Wind-Downs, Retainers and Releases: The Ontario Court of Appeal Decision in Trillium Motor WorldWind-Downs, Retainers and Releases: The Ontario Court of Appeal Decision in Trillium Motor World257BLG Blog PostBevan Brooksbankbbrooksbank@blg.com | Bevan Brooksbank | 693A30232E777C626C6763616E6164615C6262726F6F6B7362616E6B i:0#.w|blgcanada\bbrooksbank On July 4, 2017 the Ontario Court of Appeal released its much anticipated decision on the appeals taken from the trial decision of Justice McEwen in Trillium Motor World Ltd. v. Cassels Brock & Blackwell LLP et al. In two sets of comprehensive reasons, the Court dismissed the appeal from the liability finding against Cassels Brock ("Cassels"), allowed in part the appeal on the calculation of damages, and upheld the trial judge's decision to dismiss the action against General Motors Canada. The decisions provide significant appellate guidance on the questions of (i) management of conflicts of interest by law firms, (ii) "loss of chance" and aggregate damages in the class action context, and (iii) the enforceability of settlement releases in light of the statutory safeguards in franchise legislation. <p>On July 4, 2017 the Ontario Court of Appeal released its much anticipated decision on the appeals taken from the trial decision of Justice McEwen in <em>Trillium Motor World Ltd. v. Cassels Brock & Blackwell LLP et al.</em>  In two sets of comprehensive reasons, the Court <a href="http://www.ontariocourts.ca/decisions/2017/2017ONCA0544.pdf">dismissed the appeal from the liability finding against Cassels Brock </a>("Cassels"), allowed in part the appeal on the calculation of damages, and <a href="http://www.ontariocourts.ca/decisions/2017/2017ONCA0545.pdf">upheld the trial judge's decision to dismiss the action against General Motors Canada</a>.  The decisions provide significant appellate guidance on the questions of (i) management of conflicts of interest by law firms, (ii) "loss of chance" and aggregate damages in the class action context, and (iii) the enforceability of settlement releases in light of the statutory safeguards in franchise legislation. </p>On July 4, 2017 the Ontario Court of Appeal released its much anticipated decision on the appeals taken from the trial decision of Justice McEwen in Trillium Motor World Ltd. v. Cassels Brock & Blackwell LLP et al. In two sets of comprehensive reasons, the Court dismissed the appeal from the liability finding against Cassels Brock ("Cassels"), allowed in part the appeal on the calculation of damages, and upheld the trial judge's decision to dismiss the action against General Motors Canada. The decisions provide significant appellate guidance on the questions of (i) management of conflicts of interest by law firms, (ii) "loss of chance" and aggregate damages in the class action context, and (iii) the enforceability of settlement releases in light of the statutory safeguards in franchise legislation. In particular, the Court of Appeal upheld the largely factual determinations made by the trial judge with respect to the formation, scope, and ultimate breach of a retainer by Cassels. The Court also upheld the trial judge on the more limited appeal brought forward with respect to the action against General Motors Canada, confirming the distinction to be drawn between those releases entered into by way of settlement, and otherwise unenforceable waivers and releases of statutory protections under franchise legislation. Unfortunately, as a result of the release determination, it was not necessary for the Court to address the other interesting points raised by the trial decision, such as the interaction of governing law provisions and provincial franchise legislation, and the application of the statutory duty of good faith.A brief overview of the background to the matter will be provided, followed by a description of the salient points that emerge from the Court's reasons.Background the GM Wind-Down Agreements As succinctly summarized by Justice Cronk, writing for the Court, in response to the economic downturn of early 2009 General Motors Canada Ltd. ("GMCL") entered into Wind-Down Agreements ("WDA") with certain dealers to drastically reduce the size of its dealer network, and discontinue the Saturn brand altogether. The WDA were necessary to implement a restructuring with the assistance of the Canadian and American governments. In this context, Cassels was retained by a group of Saturn dealers, and subsequently also retained by Industry Canada ("Canada") and a group of GMCL dealers to address a possible GMCL insolvency. Ultimately, 202 GMCL dealers, including 42 Saturn dealers, executed a WDA which contained, among other things, a release in favour of GMCL.Cassels disclosed the Saturn and GMCL retainers to Canada, and advised that it would drop the GMCL mandate if a conflict arose. However, Cassels did not disclose the Canada retainer to the two dealer groups, and was of the view that any conflict was merely prospective, and manageable. In 2009 Trillium Motor World ("Trillium"), a GMCL dealer that signed a WDA, commenced a class proceeding against Cassels and GMCL, alleging breach of fiduciary duties against the former for failure to disclose the law firm's conflict, and alleging breach of duties at common law and statute against the latter regarding the manner in which the WDAs were imposed. Certification was obtained, and after numerous preliminary motions a common issues trial was held over 41 days in 2014.Cassels is Held Liable for its Conflict of InterestIn extensive reasons, the trial judge Justice McEwen had held Cassels liable on the basis of a finding that a retainer had arisen between the GMCL dealers and Cassels, the retainer gave rise to a bright line conflict or risk of such, and at a minimum Cassels breached its duties by failing to disclose the Canada retainer. Had the dealers been properly represented and advised, they would have negotiated successfully with GMCL. Damages were assessed at $45 million, representing the loss of a 55% chance of obtaining an advantageous negotiation with GMCL, later amended by a supplementary ruling to hold the process of calculation of damages in abeyance pending appeal.On appeal, Cassels attacked the trial decision on several grounds largely stemming from an alleged failure to properly assess and weigh the evidence. As such, the stringent and deferential standard of review of palpable and overriding error was applied. Trillium in turn cross-appealed , contending that the damages of the dealers in fact totalled $77.3 million rather than the sum found at trial. Justice Cronk dismissed the Cassels appeal on the basis that the trial judge ( i) adequately characterized the scope of the GMCL dealer retainer, and was correct in finding the "legal services memorandum" retainer to possess an ambiguity to be construed against Cassels, (ii) took into account the surrounding factual circumstances of the retainer formation, (iii) properly applied the law applicable to "limited retainers", and (iv) assigned adequate weight to the evidence of certain witnesses. Importantly, the application by Justice McEwen of a "bright line conflict rule" was upheld on appeal. It was established that the interests of the dealers and Canada were adverse during the relevant period with respect to a GMCL insolvency, rather than merely "potentially adverse." Cassels accepted the GMCL retainer with the intention of abandoning the dealers in favour of Canada if the need arose, yet did not inform the dealers of this posture. A breach of the duty of loyalty consequently arose. With respect to the appeals concerning the damages findings at trial, Justice Cronk held that no errors arose at trial with respect to the application of the "loss of chance" law to the assessment of damages, or a holding of aggregate damages for the class. However, the Cassels appeal on the calculation of aggregate damages was allowed due to confusion over the composition of the class, and a further motion to correct the damages calculation was endorsed. Lastly, the Trillium cross-appeal on the basis that the trial judge failed to address certain contingencies in the loss of chance analysis, and thus failed to reach a higher damages figure, was rejected.The GM Dismissal is UpheldAt trial, it was held that GMCL had acted fairly and in good faith with respect to the WDAs, and had not contravened the dealers' rights under the Arthur Wishart Act (Franchise Disclosure), 2000 (the "AWA"). Alternatively, Justice McEwen held that the WDA releases barred the proceeding in any event.In reasons of Pardu J.A., the Court of Appeal endorsed the trial decision and the dismissal of the action against GM. In particular, the enforceability of the comprehensive releases turned on whether the WDAs were settlement agreements, and thus brought within the limited exception to the prohibition in section 11 of the AWA on franchisee waivers or releases of statutory obligations. It was affirmed that a voluntarily negotiated settlement of existing claims, entered into with the benefit of legal advice and in settlement of a dispute over existing and known breaches of the AWA is not caught by section 11. The trial judge's conclusion that the WDAs fell within this exception was reasonable and not affected by any palpable and overriding error.As the enforceability of the WDA releases was a "threshold question", it was unnecessary for the Court to address the other grounds of appeal advanced, such as whether GMCL breached its duty of good faith and fair dealing in the restructuring of its dealer network and execution of WDAs.Lastly, a cross-appeal by GM relying upon certain indemnification rights in the WDAs was dismissed. In particular, a covenant in the WDAs to not pursue a class proceeding, and to otherwise indemnify GMCL for defence costs, was held unenforceable on the basis of the AWA right to associate, and public policy.<p style="text-align:justify;">On July 4, 2017 the Ontario Court of Appeal released its much anticipated decision on the appeals taken from the trial decision of Justice McEwen in <em>Trillium Motor World Ltd. v. Cassels Brock & Blackwell LLP et al.</em>  In two sets of comprehensive reasons, the Court <a href="http://www.ontariocourts.ca/decisions/2017/2017ONCA0544.pdf">dismissed the appeal from the liability finding against Cassels Brock </a>("Cassels"), allowed in part the appeal on the calculation of damages, and <a href="http://www.ontariocourts.ca/decisions/2017/2017ONCA0545.pdf">upheld the trial judge's decision to dismiss the action against General Motors Canada</a>.  The decisions provide significant appellate guidance on the questions of (i) management of conflicts of interest by law firms, (ii) "loss of chance" and aggregate damages in the class action context, and (iii) the enforceability of settlement releases in light of the statutory safeguards in franchise legislation. </p><p style="text-align:justify;">In particular, the Court of Appeal upheld the largely factual determinations made by the trial judge with respect to the formation, scope, and ultimate breach of a retainer by Cassels. The Court also upheld the trial judge on the more limited appeal brought forward with respect to the action against General Motors Canada, confirming the distinction to be drawn between those releases entered into by way of settlement, and otherwise unenforceable waivers and releases of statutory protections under franchise legislation. Unfortunately, as a result of the release determination, it was not necessary for the Court to address the other interesting points raised by the trial decision, such as the interaction of governing law provisions and provincial franchise legislation, and the application of the statutory duty of good faith.</p><p style="text-align:justify;">A brief overview of the background to the matter will be provided, followed by a description of the salient points that emerge from the Court's reasons.</p><p style="text-align:justify;"><strong>Background:</strong><strong>  </strong><strong>the GM Wind-Down Agreements </strong></p><p style="text-align:justify;">As succinctly summarized by Justice Cronk, writing for the Court, in response to the economic downturn of early 2009 General Motors Canada Ltd. ("GMCL") entered into Wind-Down Agreements ("WDA") with certain dealers to drastically reduce the size of its dealer network, and discontinue the Saturn brand altogether. The WDA were necessary to implement a restructuring with the assistance of the Canadian and American governments. In this context, Cassels was retained by a group of Saturn dealers, and subsequently also retained by Industry Canada ("Canada") and a group of GMCL dealers to address a possible GMCL insolvency. </p><p style="text-align:justify;">Ultimately, 202 GMCL dealers, including 42 Saturn dealers, executed a WDA which contained, among other things, a release in favour of GMCL.</p><p style="text-align:justify;">Cassels disclosed the Saturn and GMCL retainers to Canada, and advised that it would drop the GMCL mandate if a conflict arose. However, Cassels did not disclose the Canada retainer to the two dealer groups, and was of the view that any conflict was merely prospective, and manageable. </p><p style="text-align:justify;">In 2009 Trillium Motor World ("Trillium"), a GMCL dealer that signed a WDA, commenced a class proceeding against Cassels and GMCL, alleging breach of fiduciary duties against the former for failure to disclose the law firm's conflict, and alleging breach of duties at common law and statute against the latter regarding the manner in which the WDAs were imposed. Certification was obtained, and after numerous preliminary motions a common issues trial was held over 41 days in 2014.</p><p style="text-align:justify;"><strong>Cassels is Held Liable for its Conflict of Interest</strong></p><p style="text-align:justify;">In extensive reasons, the trial judge Justice McEwen had held Cassels liable on the basis of a finding that a retainer had arisen between the GMCL dealers and Cassels, the retainer gave rise to a bright line conflict or risk of such, and at a minimum Cassels breached its duties by failing to disclose the Canada retainer. Had the dealers been properly represented and advised, they would have negotiated successfully with GMCL.  Damages were assessed at $45 million, representing the loss of a 55% chance of obtaining an advantageous negotiation with GMCL, later amended by a supplementary ruling to hold the process of calculation of damages in abeyance pending appeal.</p><p style="text-align:justify;">On appeal, Cassels attacked the trial decision on several grounds largely stemming from an alleged failure to properly assess and weigh the evidence.  As such, the stringent and deferential standard of review of palpable and overriding error was applied. Trillium in turn cross-appealed , contending that the damages of the dealers in fact totalled $77.3 million rather than the sum found at trial. </p><p style="text-align:justify;">Justice Cronk dismissed the Cassels appeal on the basis that the trial judge ( i) adequately characterized the scope of the GMCL dealer retainer, and was correct in finding the "legal services memorandum" retainer to possess an ambiguity to be construed against Cassels, (ii) took into account the surrounding factual circumstances of the retainer formation, (iii) properly applied the law applicable to "limited retainers", and (iv) assigned adequate weight to the evidence of certain witnesses. Importantly, the application by Justice McEwen of a "bright line conflict rule" was upheld on appeal. It was established that the interests of the dealers and Canada were adverse during the relevant period with respect to a GMCL insolvency, rather than merely "potentially adverse." Cassels accepted the GMCL retainer with the intention of abandoning the dealers in favour of Canada if the need arose, yet did not inform the dealers of this posture. A breach of the duty of loyalty consequently arose. </p><p style="text-align:justify;">With respect to the appeals concerning the damages findings at trial, Justice Cronk held that no errors arose at trial with respect to the application of the "loss of chance" law to the assessment of damages, or a holding of aggregate damages for the class.  However, the Cassels appeal on the calculation of aggregate damages was allowed due to confusion over the composition of the class, and a further motion to correct the damages calculation was endorsed. Lastly, the Trillium cross-appeal on the basis that the trial judge failed to address certain contingencies in the loss of chance analysis, and thus failed to reach a higher damages figure, was rejected.</p><p style="text-align:justify;"><strong>The GM Dismissal is Upheld</strong></p><p style="text-align:justify;">At trial, it was held that GMCL had acted fairly and in good faith with respect to the WDAs, and had not contravened the dealers' rights under the <em>Arthur Wishart Act (Franchise Disclosure), 2000</em> (the "AWA"). Alternatively, Justice McEwen held that the WDA releases barred the proceeding in any event.</p><p style="text-align:justify;">In reasons of Pardu J.A., the Court of Appeal endorsed the trial decision and the dismissal of the action against GM. In particular, the enforceability of the comprehensive releases turned on whether the WDAs were settlement agreements, and thus brought within the limited exception to the prohibition in section 11 of the AWA on franchisee waivers or releases of statutory obligations. It was affirmed that a voluntarily negotiated settlement of existing claims, entered into with the benefit of legal advice and in settlement of a dispute over existing and known breaches of the AWA is not caught by section 11. The trial judge's conclusion that the WDAs fell within this exception was reasonable and not affected by any palpable and overriding error.</p><p style="text-align:justify;">As the enforceability of the WDA releases was a "threshold question", it was unnecessary for the Court to address the other grounds of appeal advanced, such as whether GMCL breached its duty of good faith and fair dealing in the restructuring of its dealer network and execution of WDAs.</p><p style="text-align:justify;">Lastly, a cross-appeal by GM relying upon certain indemnification rights in the WDAs was dismissed. In particular, a covenant in the WDAs to not pursue a class proceeding, and to otherwise indemnify GMCL for defence costs, was held unenforceable on the basis of the AWA right to associate, and public policy.</p>7/4/2017 4:00:00 AM2017-07-04T04:00:00ZTrue1float;#7.00000000000000float;#2017.00000000000string;#Julyfloat;#201707.000000000GP0|#d531403d-b705-440c-8be2-98e2a4c77989;L0|#0d531403d-b705-440c-8be2-98e2a4c77989|Class Actions;GTSet|#efd3ce69-ee46-4bca-b6af-3daf96f6b0ebClass Actions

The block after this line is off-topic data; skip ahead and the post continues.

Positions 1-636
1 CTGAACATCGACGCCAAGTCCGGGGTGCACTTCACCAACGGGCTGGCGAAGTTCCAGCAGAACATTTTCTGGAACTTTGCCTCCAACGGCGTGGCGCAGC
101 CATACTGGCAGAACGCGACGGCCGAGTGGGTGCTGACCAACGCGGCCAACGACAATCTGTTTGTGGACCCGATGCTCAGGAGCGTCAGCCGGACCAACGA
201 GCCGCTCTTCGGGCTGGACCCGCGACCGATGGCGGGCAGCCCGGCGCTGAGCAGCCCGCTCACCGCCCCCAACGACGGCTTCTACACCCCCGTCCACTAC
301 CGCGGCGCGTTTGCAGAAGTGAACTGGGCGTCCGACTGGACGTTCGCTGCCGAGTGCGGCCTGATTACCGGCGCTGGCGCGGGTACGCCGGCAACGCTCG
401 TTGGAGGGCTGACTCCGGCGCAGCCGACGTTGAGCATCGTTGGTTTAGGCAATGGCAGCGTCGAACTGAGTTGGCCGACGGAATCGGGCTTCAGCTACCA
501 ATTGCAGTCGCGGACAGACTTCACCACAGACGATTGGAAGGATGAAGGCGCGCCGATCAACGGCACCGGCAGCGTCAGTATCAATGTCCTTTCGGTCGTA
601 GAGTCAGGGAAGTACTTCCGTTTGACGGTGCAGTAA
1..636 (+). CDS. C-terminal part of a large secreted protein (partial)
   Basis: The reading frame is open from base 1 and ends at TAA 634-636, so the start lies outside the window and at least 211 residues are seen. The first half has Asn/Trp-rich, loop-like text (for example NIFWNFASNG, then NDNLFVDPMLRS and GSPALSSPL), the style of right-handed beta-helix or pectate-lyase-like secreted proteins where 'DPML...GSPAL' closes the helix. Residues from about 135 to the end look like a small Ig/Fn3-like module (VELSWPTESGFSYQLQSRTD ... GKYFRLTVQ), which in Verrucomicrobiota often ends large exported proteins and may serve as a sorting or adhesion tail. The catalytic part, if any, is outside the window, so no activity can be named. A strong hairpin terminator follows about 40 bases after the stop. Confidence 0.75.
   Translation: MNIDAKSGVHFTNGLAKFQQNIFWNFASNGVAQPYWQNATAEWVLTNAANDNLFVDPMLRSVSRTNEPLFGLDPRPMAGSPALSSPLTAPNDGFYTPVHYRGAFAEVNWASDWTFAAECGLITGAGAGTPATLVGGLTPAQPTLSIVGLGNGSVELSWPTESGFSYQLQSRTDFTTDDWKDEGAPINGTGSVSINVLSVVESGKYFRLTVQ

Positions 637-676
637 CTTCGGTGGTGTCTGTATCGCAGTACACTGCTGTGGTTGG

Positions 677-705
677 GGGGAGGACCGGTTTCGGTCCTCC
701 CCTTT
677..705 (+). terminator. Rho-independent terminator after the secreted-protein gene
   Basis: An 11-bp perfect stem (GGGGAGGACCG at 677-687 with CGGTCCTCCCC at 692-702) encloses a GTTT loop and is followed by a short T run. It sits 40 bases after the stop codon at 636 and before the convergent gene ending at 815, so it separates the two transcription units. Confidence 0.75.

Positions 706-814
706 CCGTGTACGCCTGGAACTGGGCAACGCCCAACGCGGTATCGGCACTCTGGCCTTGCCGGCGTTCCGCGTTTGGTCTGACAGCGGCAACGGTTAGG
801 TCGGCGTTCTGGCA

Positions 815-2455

The Uncertain Enforceability of Forum Selection Clauses in the Consumer Electronic Context: Douez v. FacebookThe Uncertain Enforceability of Forum Selection Clauses in the Consumer Electronic Context: Douez v. Facebook256BLG Blog PostEwa Krajewskaekrajewska@blg.com | Ewa Krajewska | 693A30232E777C626C6763616E6164615C656B72616A6577736B61 i:0#.w|blgcanada\ekrajewska ​​The Supreme Court has held that the test for whether a forum selection clause is enforceable is different in the consumer contract context than in the commercial contract context. In particular, the decision of the Court will arguably make it more difficult to enforce forum selection clauses in consumer electronic or social media contracts.<p>​​The Supreme Court has held that the test for whether a forum selection clause is enforceable is different in the consumer contract context than in the commercial contract context. In particular, the decision of the Court will arguably make it more difficult to enforce forum selection clauses in consumer electronic or social media contracts.</p> ​​The Supreme Court has held in Douez v. Facebook that the test for whether a forum selection clause is enforceable is different in the consumer contract context than in the commercial contract context. In particular, the decision of the Court will arguably make it more difficult to enforce forum selection clauses in consumer electronic or social media contracts. The decision arises from an action brought in British Columbia against Facebook Inc. by one of its users, Deborah Douez. Ms. Douez claimed that Facebook infringed her private rights and those of more than 1.8 million British Columbians, contrary to the Privacy Act, when Facebook allegedly used her name and likeness without her consent for the purposes of advertising. Facebook brought a motion to stay the proceedings commenced in British Columbia on the basis that when Ms. Douez became a Facebook user she agreed to have any claims or causes of actions resolved exclusively in a court located in Santa Clara County, California.[1] The Supreme Court of Canada split on the issue of whether Facebook's forum selection clause is enforceable three judges held that it was not enforceable, one judge wrote concurring reasons, and three judges dissented. The enforceability of a forum selection clause is determined by applying a two stage test At the first stage, the party seeking a stay based on the forum selection clause must establish that the clause is "valid, clear and enforceable and that it applies to the cause of action before the court". This first stage requires the court to apply the principles of contract law to determine the validity of the clause. The plaintiff may resist the enforceability of the contract by raising defences such as unconscionability, undue influence or fraud. At the second stage, the plaintiff must show strong reasons why the court should not enforce the forum selection clause. Here, the Court may consider "all circumstances", including "convenience of the parties, fairness between the parties and the interests of justice". The majority of the Court modified how liberally the concept of "strong reasons" can be interpreted at the second stage of the analysis. The majority acknowledged that the strong cause factors have been interpreted restrictively in the commercial context. However, in the consumer context, there may be strong reasons not to enforce forum selection clauses including policy considerations relating to the gross inequality of bargaining power between the parties and the nature of the rights at stake. The burden will remain on the party wishing to avoid the clause to establish a strong cause. In applying this analysis, the majority found strong cause not to enforce the clause on the basis that the claim involved a consumer contract of adhesion and a statutory cause of action implicating the quasi-constitutional privacy rights of British Columbians. In concurring reasons, Justice Abella found that the clause was unenforceable based on the first stage of the analysis on the basis of the inequality of bargaining power between Facebook and Ms. Douez in an online contract of adhesion. The dissent noted its "profound disagreement" with the suggestion by the majority that forum selection clauses are inherently contrary to public policy. To the contrary, the dissent highlighted the public policy considerations of certainty and predictability as necessary considerations in the enforcement of forum selection clauses. In particular, the dissent noted that by offering services across borders, online companies risk uncertainty and unpredictability as to the possible jurisdiction in which they may face a claim. For example, the dissent was concerned that online companies do not know in advance where their customers are located when the customer agrees to the terms and conditions of an agreement. As such, online companies may be subject to laws of various jurisdictions. Moreover, forum selection clauses reduce litigation risk and so generate savings that can be passed on to consumers. For further analysis of the privacy aspects of the decision, see the client advisory drafted by Éloïse Gratton and Joe Abdul-Massih here. [1] The British Columbia Supreme Court dismissed Facebook's motion. The British Columbia Court of Appeal allowed Facebook's appeal and stayed the proceedings. <p>​​The Supreme Court has held in <a href="https://www.canlii.org/en/ca/scc/doc/2017/2017scc33/2017scc33.html?resultIndex=3"><em>Douez v. Facebook </em></a>that the test for whether a forum selection clause is enforceable is different in the consumer contract context than in the commercial contract context. In particular, the decision of the Court will arguably make it more difficult to enforce forum selection clauses in consumer electronic or social media contracts.</p><p>The decision arises from an action brought in British Columbia against Facebook Inc. by one of its users, Deborah Douez. Ms. Douez claimed that Facebook infringed her private rights and those of more than 1.8 million British Columbians, contrary to the <a href="https://www.canlii.org/en/bc/laws/stat/rsbc-1996-c-373/latest/rsbc-1996-c-373.html"><em>Privacy Act</em></a>, when Facebook allegedly used her name and likeness without her consent for the purposes of advertising. </p><p>Facebook brought a motion to stay the proceedings commenced in British Columbia on the basis that when Ms. Douez became a Facebook user she agreed to have any claims or causes of actions resolved exclusively in a court located in Santa Clara County, California.<a href="file:///C:/Users/mkremer/AppData/Local/Microsoft/Windows/Temporary%20Internet%20Files/Content.Outlook/LM79OMKZ/TOR01%20-#6916422-v2-ek%20Bulletin%20Facebook%20v%20Douez.DOCX">[1]</a> </p><p>The Supreme Court of Canada split on the issue of whether Facebook's forum selection clause is enforceable: three judges held that it was not enforceable, one judge wrote concurring reasons, and three judges dissented. </p><p>The enforceability of a forum selection clause is determined by applying a two stage test:</p><ol><li>At the first stage, the party seeking a stay based on the forum selection clause must establish that the clause is "valid, clear and enforceable and that it applies to the cause of action before the court". This first stage requires the court to apply the principles of contract law to determine the validity of the clause. The plaintiff may resist the enforceability of the contract by raising defences such as unconscionability, undue influence or fraud.</li><li>At the second stage, the plaintiff must show strong reasons why the court should not enforce the forum selection clause. Here, the Court may consider "all circumstances", including "convenience of the parties, fairness between the parties and the interests of justice". </li></ol><p>The majority of the Court modified how liberally the concept of "strong reasons" can be interpreted at the second stage of the analysis. The majority acknowledged that the strong cause factors have been interpreted restrictively in the commercial context. However, in the consumer context, there may be strong reasons <span lang="EN-CA" style="text-decoration:underline;">not</span> to enforce forum selection clauses including policy considerations relating to the gross inequality of bargaining power between the parties and the nature of the rights at stake. </p><p>The burden will remain on the party wishing to avoid the clause to establish a strong cause. </p><p>In applying this analysis, the majority found strong cause not to enforce the clause on the basis that the claim involved a consumer contract of adhesion and a statutory cause of action implicating the quasi-constitutional privacy rights of British Columbians. </p><p>In concurring reasons, Justice Abella found that the clause was unenforceable based on the first stage of the analysis on the basis of the inequality of bargaining power between Facebook and Ms. Douez in an online contract of adhesion. </p><p>The dissent noted its "profound disagreement" with the suggestion by the majority that forum selection clauses are inherently contrary to public policy. To the contrary, the dissent highlighted the public policy considerations of certainty and predictability as necessary considerations in the enforcement of forum selection clauses. In particular, the dissent noted that by offering services across borders, online companies risk uncertainty and unpredictability as to the possible jurisdiction in which they may face a claim. For example, the dissent was concerned that online companies do not know in advance where their customers are located when the customer agrees to the terms and conditions of an agreement. As such, online companies may be subject to laws of various jurisdictions. Moreover, forum selection clauses reduce litigation risk and so generate savings that can be passed on to consumers. </p><p>For further analysis of the privacy aspects of the decision, see the client advisory drafted by <a href="http://blg.com/en/Our-People/Pages/Gratton-Eloise.aspx"><span class="ms-rteThemeForeColor-2-0">Éloïse Gratton </span></a>and Joe Abdul-Massih <a href="http://blg.com/en/News-And-Publications/Publication_4988">here.</a><br><br></p><p><a href="file:///C:/Users/mkremer/AppData/Local/Microsoft/Windows/Temporary%20Internet%20Files/Content.Outlook/LM79OMKZ/TOR01%20-#6916422-v2-ek%20Bulletin%20Facebook%20v%20Douez.DOCX">[1]</a> The British Columbia Supreme Court <a href="https://www.canlii.org/en/bc/bcsc/doc/2014/2014bcsc953/2014bcsc953.html">dismissed</a> Facebook's motion. The British Columbia Court of Appeal <a href="https://www.canlii.org/en/bc/bcca/doc/2015/2015bcca279/2015bcca279.html">allowed </a>Facebook's appeal and stayed the proceedings. </p>6/28/2017 4:00:00 AM2017-06-28T04:00:00ZTrue1float;#6.00000000000000float;#2017.00000000000string;#Junefloat;#201706.000000000GP0|#d531403d-b705-440c-8be2-98e2a4c77989;L0|#0d531403d-b705-440c-8be2-98e2a4c77989|Class Actions;GTSet|#efd3ce69-ee46-4bca-b6af-3daf96f6b0eb;GP0|#da989fe7-de9b-44ca-9a7c-ade6643bc163;L0|#0da989fe7-de9b-44ca-9a7c-ade6643bc163|Cybersecurity;GP0|#2df25a26-3353-4357-8797-8d21a2ea3aee;L0|#02df25a26-3353-4357-8797-8d21a2ea3aee|Banking and Bills of ExchangeClass Actions;Cybersecurity;Banking and Bills of Exchange